Abstract 5730: Discrimination of Hypertrophied Myocardium between Hypertrophic Cardiomyopathy and Myocardial Hypertrophy due to Essential Hypertension Using Two-dimensional Strain Analysis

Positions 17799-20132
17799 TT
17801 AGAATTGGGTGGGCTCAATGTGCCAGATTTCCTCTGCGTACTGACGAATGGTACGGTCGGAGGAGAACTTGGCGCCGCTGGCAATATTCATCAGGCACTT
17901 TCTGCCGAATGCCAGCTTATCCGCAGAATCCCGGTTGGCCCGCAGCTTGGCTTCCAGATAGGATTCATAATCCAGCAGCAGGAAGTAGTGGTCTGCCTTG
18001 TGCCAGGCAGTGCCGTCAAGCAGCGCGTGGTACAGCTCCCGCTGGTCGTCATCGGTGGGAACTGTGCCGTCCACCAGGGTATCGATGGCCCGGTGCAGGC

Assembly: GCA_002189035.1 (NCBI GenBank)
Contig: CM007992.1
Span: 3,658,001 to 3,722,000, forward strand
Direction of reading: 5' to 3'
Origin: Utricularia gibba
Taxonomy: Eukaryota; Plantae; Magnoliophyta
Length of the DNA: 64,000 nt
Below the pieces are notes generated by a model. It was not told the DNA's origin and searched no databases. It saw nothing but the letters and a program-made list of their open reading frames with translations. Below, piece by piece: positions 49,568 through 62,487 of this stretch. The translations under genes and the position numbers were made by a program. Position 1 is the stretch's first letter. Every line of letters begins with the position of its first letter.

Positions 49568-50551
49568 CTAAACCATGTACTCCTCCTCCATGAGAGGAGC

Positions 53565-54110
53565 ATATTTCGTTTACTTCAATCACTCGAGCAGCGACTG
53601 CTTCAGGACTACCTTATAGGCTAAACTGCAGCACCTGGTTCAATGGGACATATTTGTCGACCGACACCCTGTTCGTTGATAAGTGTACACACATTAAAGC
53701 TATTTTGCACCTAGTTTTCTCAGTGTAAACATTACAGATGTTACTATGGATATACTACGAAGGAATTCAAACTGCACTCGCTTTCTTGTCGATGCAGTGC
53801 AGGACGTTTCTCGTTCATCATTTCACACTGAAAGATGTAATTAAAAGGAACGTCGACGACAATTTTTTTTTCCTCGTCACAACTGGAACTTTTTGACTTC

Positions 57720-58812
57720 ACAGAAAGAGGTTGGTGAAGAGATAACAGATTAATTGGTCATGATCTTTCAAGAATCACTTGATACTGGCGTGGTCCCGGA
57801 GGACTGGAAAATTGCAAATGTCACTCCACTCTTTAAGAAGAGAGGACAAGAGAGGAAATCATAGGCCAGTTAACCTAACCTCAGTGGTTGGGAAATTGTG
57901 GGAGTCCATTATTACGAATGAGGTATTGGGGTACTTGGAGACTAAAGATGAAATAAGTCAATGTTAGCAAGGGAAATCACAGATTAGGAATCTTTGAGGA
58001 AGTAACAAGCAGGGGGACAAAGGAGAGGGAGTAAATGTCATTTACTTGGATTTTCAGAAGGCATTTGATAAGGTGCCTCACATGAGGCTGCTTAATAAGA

Both hypertrophic cardiomyopathy (HCM) and hypertensive heart disease are characterized as myocardial hypertrophy based on common morphology. It is very important to discriminate these conditions in terms of therapeutic strategy. However, it may be difficult to differentiate HCM from LVH due to essential hypertension (EHT), as HCM often coexists with EHT. Our aim was to elucidate the qualitative difference in myocardial strain in the hypertrophy of HCM and EHT. Patients (N=22) with EHT (mean age, 61+/−13 y) and age- and sex-matched patients (N=35) with HCM (mean age, 62+/−14 y) underwent echocardiography with a Vivid 7 Dimension (GE Healthcare). Radial and circumferential strains were measured with custom software (EchoPacPC : GE Healthcare) with a 2-dimensional speckle method from the parasternal short axis view at the mid ventricular level. LV diastolic dimension (46+/−6 mm vs 47+/−5 mm), systolic dimension (28+/−4 mm vs 30+/−5 mm), ejection fraction (67+/−8% vs 64+/−8%) and mass index (136+/−35 g/m2 vs 137+/−34 g/m2) did not differ between the EHT and HCM groups. Radial strain in the septum was decreased in HCM versus EHT patients (33+/−15% vs 53+/−19%, p<0.01), but did not differ in the free wall. Circumferential strain in the septum was decreased in HCM compared with EHT patients (−21+/−5% vs −24+/−5%, p<0.01), but did not differ in the free wall. The ratio of septum to free wall radial strain (S/F rad) in HCM patients was decreased compared with the EHT group (0.76+/−0.18% vs 1.01+/−0.15%, p<0.001). The ratio of septum to free wall circumferential strain (S/F circ) did not differ between groups Multivariate analysis showed that among age, E/Ea, ratio of septum to posterior wall thickness, LV mass index and S/F rad, S/F rad was the only independent predictor for HCM (beta=0.24, p<0.05). A cutoff of S/F rad <0.90 discriminated between hypertrophy due to EHT and HCM with 90.9% sensitivity and 77.1% specificity. The differences in strain in radial direction between HCM and HT are not due to the degree of myocardial hypertrophy, but to myocardial characteristics. Two-dimensional strain analyses may help discriminate these 2 types of myocardial hypertrophy.